The latest business news around the world. Written by Market Business News's very own editorial team to deliver reliable, up to date, and honest news.

New rules will prevent broadband firms from misleading speeds of service

0

The Committee on Advertising Practice (CAP) Firms will be implementing new rules next year preventing firms in the UK from advertising misleading campaigns about their broadband speeds to consumers.

Many providers, including BT, Sky, TalkTalk and Virgin, advertise speeds that are based on the max speeds that only a few of their customers actually end up getting.

The new rules are being put into force to tackle this discrepancy. A lot of consumers receive broadband speeds lower than what companies claim they will get in their advertisements.

Existing rules allow firms to advertise their headline speeds that only one tenth of their customers receive.

However, from May next year, firms will only be able to advertise the speed that at least half of their customers get.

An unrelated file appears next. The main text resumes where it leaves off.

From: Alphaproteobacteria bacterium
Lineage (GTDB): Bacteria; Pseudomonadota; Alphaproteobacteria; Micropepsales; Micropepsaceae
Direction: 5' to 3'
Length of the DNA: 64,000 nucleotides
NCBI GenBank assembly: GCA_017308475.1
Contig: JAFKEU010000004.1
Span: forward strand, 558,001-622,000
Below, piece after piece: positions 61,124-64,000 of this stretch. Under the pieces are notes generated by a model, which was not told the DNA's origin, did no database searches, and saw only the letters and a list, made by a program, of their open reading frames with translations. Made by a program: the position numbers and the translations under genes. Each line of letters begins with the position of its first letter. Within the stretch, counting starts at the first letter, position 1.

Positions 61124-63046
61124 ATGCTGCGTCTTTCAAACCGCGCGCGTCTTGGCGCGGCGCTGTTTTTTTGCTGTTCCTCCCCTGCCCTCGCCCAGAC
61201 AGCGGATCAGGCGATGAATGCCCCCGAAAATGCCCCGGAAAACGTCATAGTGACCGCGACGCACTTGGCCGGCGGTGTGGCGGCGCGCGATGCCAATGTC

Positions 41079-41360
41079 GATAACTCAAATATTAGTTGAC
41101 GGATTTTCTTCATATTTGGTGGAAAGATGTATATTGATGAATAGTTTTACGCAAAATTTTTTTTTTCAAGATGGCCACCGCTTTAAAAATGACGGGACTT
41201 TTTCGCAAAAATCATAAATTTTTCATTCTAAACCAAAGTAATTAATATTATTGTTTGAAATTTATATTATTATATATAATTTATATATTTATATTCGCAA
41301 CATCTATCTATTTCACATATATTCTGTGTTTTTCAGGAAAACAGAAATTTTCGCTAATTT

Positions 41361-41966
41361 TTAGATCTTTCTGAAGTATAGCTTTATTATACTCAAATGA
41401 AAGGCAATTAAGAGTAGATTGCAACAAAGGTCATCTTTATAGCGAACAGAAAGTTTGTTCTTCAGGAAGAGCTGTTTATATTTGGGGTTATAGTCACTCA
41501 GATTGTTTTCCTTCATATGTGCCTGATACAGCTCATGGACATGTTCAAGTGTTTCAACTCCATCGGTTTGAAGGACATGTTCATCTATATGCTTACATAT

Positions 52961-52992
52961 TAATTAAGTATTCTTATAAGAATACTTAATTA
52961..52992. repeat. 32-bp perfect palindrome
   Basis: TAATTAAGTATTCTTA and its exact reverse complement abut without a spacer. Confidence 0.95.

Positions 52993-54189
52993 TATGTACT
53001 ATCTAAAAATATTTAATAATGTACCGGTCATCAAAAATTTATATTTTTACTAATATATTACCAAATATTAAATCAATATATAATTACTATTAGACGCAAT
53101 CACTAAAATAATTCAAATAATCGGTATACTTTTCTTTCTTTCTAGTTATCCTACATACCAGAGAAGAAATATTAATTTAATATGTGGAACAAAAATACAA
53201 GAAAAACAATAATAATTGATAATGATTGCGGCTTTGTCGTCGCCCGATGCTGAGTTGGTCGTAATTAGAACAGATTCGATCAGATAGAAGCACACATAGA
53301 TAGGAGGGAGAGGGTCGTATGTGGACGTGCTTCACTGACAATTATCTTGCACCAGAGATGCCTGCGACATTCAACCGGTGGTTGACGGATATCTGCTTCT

Director of the Committees of Advertising Practice, Shahriar Coupal, was quoted by the BBC as saying:

“There are a lot of factors that affect the broadband speed a customer is going to get in their own home; from technology to geography, to how a household uses broadband.

“Our new standards will give consumers a better understanding of the broadband speeds offered by different providers when deciding to switch providers.”

UK Minister of State for Digital & Culture, Matt Hancock, said the new standards are a victory for consumers.

“I’m delighted to see that Cap is finally changing the way broadband speeds are advertised. Headline ‘up to’ speeds that only need to be available to 10% of consumers are incredibly misleading – customers need clear, concise and accurate information in order to make an informed choice.”

Managing director of home products and services at consumer group Which?, Alex Neill, commented:

“Millions of households are currently experiencing broadband speeds that just don’t live up to their expectations and unrealistic adverts showing speeds you’re never likely to get don’t help.

“It is good to see people may finally see the speeds they could achieve before they sign up to a deal.”